After the pole climbing there was another demonstration, conducted in the appalling late-morning heat, of how to hew a log using an adze and increment bore and other quaint tools. “Knots are going to give you problems,” warned the lecturer, who wore a long-underwear shirt and suspenders and had an appropriately rangy appearance. He proceeded to plane the knot on a log, in perfect silence, for a full five minutes. The scouts took off their hats and wiped their brows with their forearms, slapping at the horseflies that nibbled on their bare legs. “A Scout Is Courteous,” they were no doubt thinking to themselves, while the logger hacked away, absorbed.
It was almost noon before we were climbing again, up the steep switchback trail that led to Fowler Mesa. It was not an easy ascent, and when we finally made it over the pass we eagerly ditched our packs in the meadow grass and ate the oily turkey spread some scout nutritionist had decided would make a nice lunch for a group of hungry boys. There were crackers and cookies as well, and some sort of weird chewy candy that was supposed to quench your thirst, and the ever-present orange- or grape- or lemon-flavored bug juice. After lunch John Sanders took off his boots and socks and began to tinker with the blisters on his heels. They were huge, suppurating, fascinating things, but they did not seem to slow him down in the least. He was the youngest boy on the trip, and the standard benign abuse of the other scouts naturally came his way. But on the trail he ranged far ahead of everyone else, with a quick, shuffling gait, and seemed perfectly content.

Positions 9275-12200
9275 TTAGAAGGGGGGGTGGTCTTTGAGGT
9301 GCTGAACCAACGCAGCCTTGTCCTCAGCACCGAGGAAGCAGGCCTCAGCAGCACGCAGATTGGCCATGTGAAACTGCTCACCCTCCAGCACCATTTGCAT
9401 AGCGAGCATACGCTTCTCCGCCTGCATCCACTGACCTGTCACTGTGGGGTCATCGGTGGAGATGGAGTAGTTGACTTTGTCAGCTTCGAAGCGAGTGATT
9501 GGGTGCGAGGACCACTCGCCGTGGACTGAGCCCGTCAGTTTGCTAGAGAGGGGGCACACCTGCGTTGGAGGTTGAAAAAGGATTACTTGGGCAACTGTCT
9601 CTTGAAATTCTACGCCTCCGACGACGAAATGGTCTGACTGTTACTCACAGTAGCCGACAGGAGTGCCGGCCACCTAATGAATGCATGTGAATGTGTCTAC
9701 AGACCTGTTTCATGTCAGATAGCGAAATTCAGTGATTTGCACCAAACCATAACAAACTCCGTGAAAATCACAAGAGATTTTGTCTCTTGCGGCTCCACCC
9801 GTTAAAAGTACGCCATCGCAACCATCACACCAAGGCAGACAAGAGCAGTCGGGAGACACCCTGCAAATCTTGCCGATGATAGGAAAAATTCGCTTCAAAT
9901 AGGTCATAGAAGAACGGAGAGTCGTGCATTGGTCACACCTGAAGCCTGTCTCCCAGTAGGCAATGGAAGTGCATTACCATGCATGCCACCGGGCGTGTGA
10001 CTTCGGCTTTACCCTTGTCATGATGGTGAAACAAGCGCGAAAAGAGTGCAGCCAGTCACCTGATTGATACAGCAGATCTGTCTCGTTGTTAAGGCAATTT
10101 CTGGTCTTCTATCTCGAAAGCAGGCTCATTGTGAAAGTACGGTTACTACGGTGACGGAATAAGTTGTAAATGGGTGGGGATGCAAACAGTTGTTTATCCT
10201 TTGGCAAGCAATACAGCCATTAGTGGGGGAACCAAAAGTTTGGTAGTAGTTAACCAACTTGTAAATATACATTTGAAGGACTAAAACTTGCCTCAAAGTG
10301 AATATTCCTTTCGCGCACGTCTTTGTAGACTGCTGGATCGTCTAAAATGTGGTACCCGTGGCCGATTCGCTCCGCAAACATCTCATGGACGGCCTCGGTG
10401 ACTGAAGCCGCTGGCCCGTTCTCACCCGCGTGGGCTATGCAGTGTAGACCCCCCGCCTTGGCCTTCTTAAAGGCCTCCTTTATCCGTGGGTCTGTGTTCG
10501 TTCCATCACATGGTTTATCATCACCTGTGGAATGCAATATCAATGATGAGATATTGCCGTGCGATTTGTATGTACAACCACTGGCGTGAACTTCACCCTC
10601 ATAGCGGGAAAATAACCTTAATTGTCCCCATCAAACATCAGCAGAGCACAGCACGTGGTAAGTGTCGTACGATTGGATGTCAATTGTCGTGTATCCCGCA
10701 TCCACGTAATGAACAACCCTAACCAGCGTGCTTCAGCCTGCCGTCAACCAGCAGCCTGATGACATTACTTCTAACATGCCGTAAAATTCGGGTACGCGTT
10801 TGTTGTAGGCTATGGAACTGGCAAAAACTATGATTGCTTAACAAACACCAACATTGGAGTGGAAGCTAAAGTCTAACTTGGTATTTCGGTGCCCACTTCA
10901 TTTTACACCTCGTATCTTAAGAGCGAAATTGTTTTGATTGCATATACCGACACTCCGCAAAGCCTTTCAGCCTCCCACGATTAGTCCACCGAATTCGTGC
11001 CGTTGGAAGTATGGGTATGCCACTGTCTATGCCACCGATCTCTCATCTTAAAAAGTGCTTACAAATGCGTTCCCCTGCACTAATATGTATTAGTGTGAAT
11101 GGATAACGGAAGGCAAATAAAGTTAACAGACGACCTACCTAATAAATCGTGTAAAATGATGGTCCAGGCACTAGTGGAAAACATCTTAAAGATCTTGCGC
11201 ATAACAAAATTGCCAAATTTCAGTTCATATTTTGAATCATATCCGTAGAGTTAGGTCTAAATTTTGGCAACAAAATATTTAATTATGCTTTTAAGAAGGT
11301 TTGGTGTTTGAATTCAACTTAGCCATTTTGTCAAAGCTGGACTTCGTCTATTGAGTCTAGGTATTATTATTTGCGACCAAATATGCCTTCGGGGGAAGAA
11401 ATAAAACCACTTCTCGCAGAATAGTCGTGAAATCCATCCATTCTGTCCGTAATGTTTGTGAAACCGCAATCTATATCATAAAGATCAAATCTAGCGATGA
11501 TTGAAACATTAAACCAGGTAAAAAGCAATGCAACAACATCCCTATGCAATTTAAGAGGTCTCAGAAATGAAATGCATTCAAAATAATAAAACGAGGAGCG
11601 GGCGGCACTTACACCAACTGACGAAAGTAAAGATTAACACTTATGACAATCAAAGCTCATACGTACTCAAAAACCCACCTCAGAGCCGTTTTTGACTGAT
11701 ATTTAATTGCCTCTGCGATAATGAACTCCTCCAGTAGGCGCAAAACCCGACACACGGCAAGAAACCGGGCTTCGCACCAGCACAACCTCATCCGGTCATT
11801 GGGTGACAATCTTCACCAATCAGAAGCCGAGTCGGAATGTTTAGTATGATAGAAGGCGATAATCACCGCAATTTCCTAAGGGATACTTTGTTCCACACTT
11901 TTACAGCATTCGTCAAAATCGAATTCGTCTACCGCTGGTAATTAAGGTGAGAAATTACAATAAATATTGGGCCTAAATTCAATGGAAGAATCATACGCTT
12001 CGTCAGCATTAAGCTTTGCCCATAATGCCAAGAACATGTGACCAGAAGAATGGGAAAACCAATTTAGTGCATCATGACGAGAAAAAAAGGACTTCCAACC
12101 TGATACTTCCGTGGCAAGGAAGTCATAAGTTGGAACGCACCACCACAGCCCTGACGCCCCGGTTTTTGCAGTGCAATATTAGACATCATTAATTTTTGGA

While John was tending his blisters a coed group of Explorer Scouts walked across the far side of the meadow.
“Hey!” John shouted, looking up. “You in the blue shorts! What’s your name?”
The girl in the blue shorts did not answer. She gave a polite little wave.
“They’re real scumbags anyway,” John said, and went back to inspecting the dead skin on his heels.